Unlike many tear notches that begin at the film's edge, this notch starts about 1/8" from the top edge of the pack. This is done so that a child can't easily open the pack. Opening requires first tearing away the "bridge" of material between the tear notch and top edge. Once that's done, the user tears the material diagonally along a top corner of the pack. A printed dotted line, and copy stating "tear or cut here," helps guide users, who can open it by hand or cut it.

Contrapac uses a modified dual-head vf/f/s machine, which it's used for many years, to produce the packs. As the 20"-wide film web unwinds over dancer bars, a knife slits it into two separate 10"-wide webs. A six-digit date/lot code is hot-stamped onto the film. After sealing the material into a tube, a bottom seal is made, the granular product is filled and the top is sealed. A knife cuts an approximately 3/8"-long notch into the top seal area.

The vf/f/s equipment produces Olin's packs at rates between 40 and 50/min from each of the two fill tubes. Sealed packs are cut from the web and discharged onto a conveyor. Next, they're checkweighed to verify that they contain the correct product weight. Contrapac case-packs, palletizes and stretch-wraps loads, then ships them to Olin's retail customers nationwide.

Flexible replaces rigid

When the flexible film pack was introduced, it replaced a HDPE bottle. The change provided economic and perceived environmental advantages for Olin. "It reduced our material costs by about thirty percent," says Seeley. It also lessened the amount of packaging material by more than 40%. (Seeley says that in the last year or so, one retailer has requested bottles, which better fit into that company's merchandising plans.)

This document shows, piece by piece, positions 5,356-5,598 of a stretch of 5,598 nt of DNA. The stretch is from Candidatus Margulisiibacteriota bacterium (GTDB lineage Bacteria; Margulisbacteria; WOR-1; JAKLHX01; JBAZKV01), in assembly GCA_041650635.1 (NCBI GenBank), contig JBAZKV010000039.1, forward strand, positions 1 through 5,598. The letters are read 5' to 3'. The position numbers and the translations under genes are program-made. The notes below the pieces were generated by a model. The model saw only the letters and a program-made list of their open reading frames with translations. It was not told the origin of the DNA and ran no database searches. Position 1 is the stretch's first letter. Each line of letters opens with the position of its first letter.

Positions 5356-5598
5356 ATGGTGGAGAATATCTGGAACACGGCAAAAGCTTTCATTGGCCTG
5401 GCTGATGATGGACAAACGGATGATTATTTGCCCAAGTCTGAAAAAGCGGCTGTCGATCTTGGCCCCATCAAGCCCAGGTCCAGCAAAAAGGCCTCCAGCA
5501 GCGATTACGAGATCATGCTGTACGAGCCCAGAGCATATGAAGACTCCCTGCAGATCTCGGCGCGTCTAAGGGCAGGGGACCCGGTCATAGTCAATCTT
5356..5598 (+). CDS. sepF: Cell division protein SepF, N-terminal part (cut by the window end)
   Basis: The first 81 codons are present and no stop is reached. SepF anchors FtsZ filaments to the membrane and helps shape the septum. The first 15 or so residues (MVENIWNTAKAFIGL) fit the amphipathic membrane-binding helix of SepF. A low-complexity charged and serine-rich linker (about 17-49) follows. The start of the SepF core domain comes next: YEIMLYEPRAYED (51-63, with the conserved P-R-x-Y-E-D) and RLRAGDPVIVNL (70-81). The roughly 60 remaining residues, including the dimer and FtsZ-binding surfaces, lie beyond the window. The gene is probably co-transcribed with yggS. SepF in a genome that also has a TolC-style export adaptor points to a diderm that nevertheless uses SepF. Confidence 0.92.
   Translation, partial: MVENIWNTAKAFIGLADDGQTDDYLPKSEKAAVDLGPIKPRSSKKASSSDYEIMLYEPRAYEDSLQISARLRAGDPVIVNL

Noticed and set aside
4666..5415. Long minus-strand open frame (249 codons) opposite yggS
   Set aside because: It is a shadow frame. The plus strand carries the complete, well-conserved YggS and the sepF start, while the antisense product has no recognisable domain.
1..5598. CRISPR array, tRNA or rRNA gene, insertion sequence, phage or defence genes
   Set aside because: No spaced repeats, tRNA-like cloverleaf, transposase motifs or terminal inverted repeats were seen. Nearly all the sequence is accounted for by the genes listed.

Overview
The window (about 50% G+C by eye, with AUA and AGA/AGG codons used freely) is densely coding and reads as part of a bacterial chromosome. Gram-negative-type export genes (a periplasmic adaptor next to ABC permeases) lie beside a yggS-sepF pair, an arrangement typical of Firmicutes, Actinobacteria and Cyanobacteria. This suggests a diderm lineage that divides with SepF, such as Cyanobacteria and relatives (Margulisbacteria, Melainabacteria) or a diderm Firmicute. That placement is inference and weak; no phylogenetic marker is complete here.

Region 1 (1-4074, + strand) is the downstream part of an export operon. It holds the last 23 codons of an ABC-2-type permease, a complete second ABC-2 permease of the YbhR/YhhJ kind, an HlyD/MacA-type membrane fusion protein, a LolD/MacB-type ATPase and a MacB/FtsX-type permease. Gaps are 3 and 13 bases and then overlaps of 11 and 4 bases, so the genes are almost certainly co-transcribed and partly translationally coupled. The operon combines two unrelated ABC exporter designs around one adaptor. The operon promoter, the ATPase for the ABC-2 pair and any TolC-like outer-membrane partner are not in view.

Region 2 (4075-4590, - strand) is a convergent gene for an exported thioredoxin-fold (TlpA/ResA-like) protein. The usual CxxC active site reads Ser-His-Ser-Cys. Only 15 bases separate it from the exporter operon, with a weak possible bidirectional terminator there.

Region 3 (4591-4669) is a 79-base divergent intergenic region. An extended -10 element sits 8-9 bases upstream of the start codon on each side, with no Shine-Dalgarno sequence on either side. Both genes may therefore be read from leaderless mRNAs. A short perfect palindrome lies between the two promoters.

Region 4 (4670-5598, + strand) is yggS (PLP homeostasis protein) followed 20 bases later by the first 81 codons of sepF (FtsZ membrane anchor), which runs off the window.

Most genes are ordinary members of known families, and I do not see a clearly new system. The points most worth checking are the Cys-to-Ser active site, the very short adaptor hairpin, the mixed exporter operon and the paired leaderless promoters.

Looking back, the change to the flexible pack was hardly a no-brainer. "In developing the flexible structure, we had to make sure it met certain United Nations and Department of Transportation regulations," Seeley recalls.

Seeley confirms that the Valeron falls under Valéron's "Protocol Proven Performance Guarantee" program. Announced at Pack Expo in Chicago last November, the PPP Guarantee states that packaging end-users (such as Olin) will be reimbursed for the cost of child-resistant protocol testing if their Valeron film-based package fails to meet federal child-resistant protocol standards.

The structure has satisfied all the requirements that Olin had to meet. So far, it's been well-received by customers, and consumer telephone calls have been positive, Seeley says. Sales are up, too, though Seeley didn't provide specific figures.

Besides the three U.S. packs, flexible film also is used for 500- and 600-g sizes sold in South Africa, where Olin operates a plant in Johannesburg. At this time, those packs do not feature a tear notch, Seeley says, due to the semi-automatic sealing equipment. That, too, may change.

Olin's move from the bottle to the flexible pack was a major change for the company, as was the recent addition of the tear notch. Certainly, Olin isn't a company that's willing to rest on its laurels when it comes to packaging, as it demonstrated with last year's introduction of a new line of interlocking modular square containers to meet retailers' needs (see PW, March '98, p. 46, or packworld.com/go/olin).

And as this issue goes to press, Seeley mentions that several other changes for the flexible pack are being tested. While he wouldn't mention specifics, he does say that they include making the pack more puncture-resistant, increasing tensile strength, improving esthetics and adding better handling features.